Nash, T.H., Ryan, B.D., Gries, C., Bungartz, F., (eds.) 2002. Lichen Flora of the Greater Sonoran Desert Region. Vol 1.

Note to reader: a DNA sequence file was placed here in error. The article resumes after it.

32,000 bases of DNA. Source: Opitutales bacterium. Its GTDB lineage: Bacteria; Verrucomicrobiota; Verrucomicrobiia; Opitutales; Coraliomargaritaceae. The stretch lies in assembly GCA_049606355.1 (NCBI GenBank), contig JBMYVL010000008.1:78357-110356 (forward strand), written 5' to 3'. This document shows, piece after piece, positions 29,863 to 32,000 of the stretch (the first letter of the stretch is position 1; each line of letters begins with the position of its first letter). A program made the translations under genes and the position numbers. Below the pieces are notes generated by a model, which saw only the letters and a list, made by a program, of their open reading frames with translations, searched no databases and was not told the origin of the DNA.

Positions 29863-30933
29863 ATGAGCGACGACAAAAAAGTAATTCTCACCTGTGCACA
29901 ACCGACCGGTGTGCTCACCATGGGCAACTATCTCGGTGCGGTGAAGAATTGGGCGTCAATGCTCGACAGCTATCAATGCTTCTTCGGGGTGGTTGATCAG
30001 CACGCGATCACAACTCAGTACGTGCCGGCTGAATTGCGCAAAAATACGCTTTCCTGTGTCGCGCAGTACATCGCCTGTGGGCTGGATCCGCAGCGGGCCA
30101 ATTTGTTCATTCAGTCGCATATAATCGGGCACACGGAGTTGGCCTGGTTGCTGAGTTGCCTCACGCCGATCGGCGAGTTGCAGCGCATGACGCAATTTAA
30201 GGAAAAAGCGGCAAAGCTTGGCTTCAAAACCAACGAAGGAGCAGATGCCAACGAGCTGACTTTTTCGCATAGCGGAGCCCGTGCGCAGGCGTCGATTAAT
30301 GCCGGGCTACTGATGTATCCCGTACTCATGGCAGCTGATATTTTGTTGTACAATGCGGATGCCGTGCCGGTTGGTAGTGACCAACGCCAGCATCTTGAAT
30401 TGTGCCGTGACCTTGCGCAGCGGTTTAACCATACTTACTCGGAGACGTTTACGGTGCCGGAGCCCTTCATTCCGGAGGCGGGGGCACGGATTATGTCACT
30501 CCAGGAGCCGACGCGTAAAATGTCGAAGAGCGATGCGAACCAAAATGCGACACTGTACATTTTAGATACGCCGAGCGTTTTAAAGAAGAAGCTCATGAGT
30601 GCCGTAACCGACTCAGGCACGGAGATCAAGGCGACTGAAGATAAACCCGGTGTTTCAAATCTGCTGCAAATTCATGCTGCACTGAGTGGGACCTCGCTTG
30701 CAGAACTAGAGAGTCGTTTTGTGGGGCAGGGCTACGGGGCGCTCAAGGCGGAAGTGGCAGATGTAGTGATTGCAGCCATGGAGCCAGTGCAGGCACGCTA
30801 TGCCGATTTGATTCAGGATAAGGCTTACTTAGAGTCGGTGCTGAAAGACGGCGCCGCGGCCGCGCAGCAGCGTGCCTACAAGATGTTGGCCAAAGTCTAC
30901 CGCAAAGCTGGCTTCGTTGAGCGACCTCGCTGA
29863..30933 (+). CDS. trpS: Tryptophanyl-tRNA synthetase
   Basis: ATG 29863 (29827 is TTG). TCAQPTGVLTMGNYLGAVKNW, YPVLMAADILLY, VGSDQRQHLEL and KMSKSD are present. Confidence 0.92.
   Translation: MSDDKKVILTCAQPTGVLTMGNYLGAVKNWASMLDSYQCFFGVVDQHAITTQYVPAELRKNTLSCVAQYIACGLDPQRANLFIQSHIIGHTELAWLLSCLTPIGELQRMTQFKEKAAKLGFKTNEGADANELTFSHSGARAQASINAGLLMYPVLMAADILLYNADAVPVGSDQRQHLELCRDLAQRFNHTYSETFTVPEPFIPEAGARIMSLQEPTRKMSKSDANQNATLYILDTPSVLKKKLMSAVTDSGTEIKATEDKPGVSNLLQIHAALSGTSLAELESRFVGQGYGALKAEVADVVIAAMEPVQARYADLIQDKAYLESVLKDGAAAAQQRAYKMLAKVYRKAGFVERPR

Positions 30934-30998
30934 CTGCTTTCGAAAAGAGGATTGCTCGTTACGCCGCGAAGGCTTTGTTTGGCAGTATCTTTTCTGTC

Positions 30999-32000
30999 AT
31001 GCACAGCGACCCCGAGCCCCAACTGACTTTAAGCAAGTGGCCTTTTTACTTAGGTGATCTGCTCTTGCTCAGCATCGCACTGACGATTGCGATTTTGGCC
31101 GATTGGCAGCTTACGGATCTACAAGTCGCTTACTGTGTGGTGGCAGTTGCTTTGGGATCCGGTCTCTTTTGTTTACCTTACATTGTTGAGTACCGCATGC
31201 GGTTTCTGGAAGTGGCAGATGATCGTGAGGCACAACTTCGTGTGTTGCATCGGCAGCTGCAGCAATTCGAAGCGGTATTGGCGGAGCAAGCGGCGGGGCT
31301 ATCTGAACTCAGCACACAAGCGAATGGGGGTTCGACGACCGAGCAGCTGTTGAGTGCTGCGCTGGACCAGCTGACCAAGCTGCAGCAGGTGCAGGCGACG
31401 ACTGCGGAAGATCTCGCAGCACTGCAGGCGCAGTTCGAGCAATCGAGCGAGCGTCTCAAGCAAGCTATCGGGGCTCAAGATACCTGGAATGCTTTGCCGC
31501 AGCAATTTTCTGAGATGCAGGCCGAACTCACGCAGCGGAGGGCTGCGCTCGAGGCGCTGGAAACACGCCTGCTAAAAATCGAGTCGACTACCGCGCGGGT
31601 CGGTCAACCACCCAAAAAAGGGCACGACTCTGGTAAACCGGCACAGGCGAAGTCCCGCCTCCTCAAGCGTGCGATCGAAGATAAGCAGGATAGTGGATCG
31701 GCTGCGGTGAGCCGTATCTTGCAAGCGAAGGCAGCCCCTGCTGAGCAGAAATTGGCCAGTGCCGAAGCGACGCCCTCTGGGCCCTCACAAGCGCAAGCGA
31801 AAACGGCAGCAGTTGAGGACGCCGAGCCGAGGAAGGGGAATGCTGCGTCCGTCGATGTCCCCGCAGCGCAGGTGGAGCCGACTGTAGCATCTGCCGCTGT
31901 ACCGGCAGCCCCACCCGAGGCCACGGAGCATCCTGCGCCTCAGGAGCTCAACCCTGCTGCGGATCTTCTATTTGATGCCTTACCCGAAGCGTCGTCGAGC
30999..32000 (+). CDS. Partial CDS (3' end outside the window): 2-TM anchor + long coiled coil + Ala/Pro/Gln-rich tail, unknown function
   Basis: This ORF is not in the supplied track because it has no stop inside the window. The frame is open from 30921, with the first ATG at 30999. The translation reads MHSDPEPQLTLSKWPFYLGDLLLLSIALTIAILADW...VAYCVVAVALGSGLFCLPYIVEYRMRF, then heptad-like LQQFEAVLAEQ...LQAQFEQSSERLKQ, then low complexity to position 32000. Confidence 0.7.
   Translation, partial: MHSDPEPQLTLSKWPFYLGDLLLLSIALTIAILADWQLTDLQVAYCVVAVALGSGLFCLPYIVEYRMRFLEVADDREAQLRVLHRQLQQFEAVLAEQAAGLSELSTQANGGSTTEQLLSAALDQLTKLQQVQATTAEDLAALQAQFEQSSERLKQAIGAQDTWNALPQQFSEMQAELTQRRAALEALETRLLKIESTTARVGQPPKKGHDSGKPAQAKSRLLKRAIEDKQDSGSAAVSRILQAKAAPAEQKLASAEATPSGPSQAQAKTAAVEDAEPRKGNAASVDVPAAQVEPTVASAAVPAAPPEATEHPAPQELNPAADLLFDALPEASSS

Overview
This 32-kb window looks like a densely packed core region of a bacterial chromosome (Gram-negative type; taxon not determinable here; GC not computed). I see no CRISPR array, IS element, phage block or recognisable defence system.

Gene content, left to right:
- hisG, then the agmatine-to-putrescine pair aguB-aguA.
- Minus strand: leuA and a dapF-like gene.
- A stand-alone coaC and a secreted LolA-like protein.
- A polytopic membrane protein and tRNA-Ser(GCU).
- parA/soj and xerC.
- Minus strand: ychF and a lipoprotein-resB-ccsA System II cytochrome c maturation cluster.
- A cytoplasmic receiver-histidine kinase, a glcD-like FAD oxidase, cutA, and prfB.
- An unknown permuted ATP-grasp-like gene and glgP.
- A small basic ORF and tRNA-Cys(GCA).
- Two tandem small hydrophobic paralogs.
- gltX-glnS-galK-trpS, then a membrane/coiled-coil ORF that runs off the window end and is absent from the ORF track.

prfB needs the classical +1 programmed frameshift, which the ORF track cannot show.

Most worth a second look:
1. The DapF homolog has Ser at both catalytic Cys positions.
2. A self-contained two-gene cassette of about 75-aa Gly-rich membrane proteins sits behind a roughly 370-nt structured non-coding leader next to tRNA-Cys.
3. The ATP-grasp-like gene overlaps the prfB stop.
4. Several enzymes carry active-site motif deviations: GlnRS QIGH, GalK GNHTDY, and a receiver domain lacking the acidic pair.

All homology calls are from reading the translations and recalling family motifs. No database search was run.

Thallus: adnate to loosely adnate, appressed throughout or somewhat raised near the periphery, foliose, up to 6 (10) cm diam., lobate lobes: short and rounded to slightly elongate, ± contiguous to imbricate, 1-4 (-7) mm broad, ± flat upper surface: pale olive-green to dark olive-brown, red-brown or darkening, ± smooth to irregularly and slightly pitted or wrinkled; usually dull, occasionally weakly shiny, especially near the lobe ends, frequently lightly to quite heavily pruinose isidia: arising near the lobe ends as small rather evenly scattered, conical to hemispherical papillae (not constricted at the base) with obscure to distinct pseudocyphellae at the tips, growing into usually ± cylindrical isidia up to 1 or occasionally 1.5 mm long and (0.03-) 0.05-0.2 (-0.4) mm diam., often developing unequal side branches lower surface: pale tan to dark brown or black, generally paler near the periphery, or often mottled pale and dark throughout, smooth to irregularly wrinkled or trabeculate in spots, dull to slightly shiny; moderately to somewhat sparsely rhizinate, the rhizines mostly concolorous with the lower surface Apothecia: infrequent, up to 3.5 mm diam., sessile to very short- stipitate, concave or flattening, the margin entire to crenulate at first, becoming papillate to strongly isidiate asci: clavate, 8-spored ascospores: ellipsoid to broadly ovoid or occasionally almost subglobose, 8-11.5 x 4.5-7 µm Pycnidia: rare, immersed conidia: acerose to fusiform, c. 7 x 1 µm Spot tests: upper cortex K-, C-, KC-, P-, HNO3-; medulla K-, C-, KC-, P- Secondary metabolites: none detected. Substrate: most common on bark or wood, also on rocks World distribution: northern and western North America, Europe, North and Central Africa, Asia, southern South America Sonoran distribution: widely distributed, from boojum forest in Baja California to montane conifer forests. Notes: Very few species within the Sonoran region can be confused with M. elegantula. Melanelia fuliginosa, M. villosella, and sometimes M. subaurifera and M. subargentifera have isidia or isidioid structures, but all are easily distinguished by the C+ red medulla (lecanoric acid), among many other differences. Within the region, only M. exasperatula has true isidia and a C- medulla, but clearly differs by its lack of pseudocyphellate papillae, isidia which are spherical to clavate or spatulate and usually hollow, and a much shinier thallus. The extremely variable and usually fertile species M. subolivacea sometimes has irregular isidia-like warts or knobs, and occasionally also has pseudocyphellate papillae on the lobes, and such specimens have sometimes been misidentified as M. elegantula. However, the warts of M. subolivacea are usually very irregular and seldom become elongate or branched as do the true isidia of M. elegantula, and so the distinction should usually be easy to make.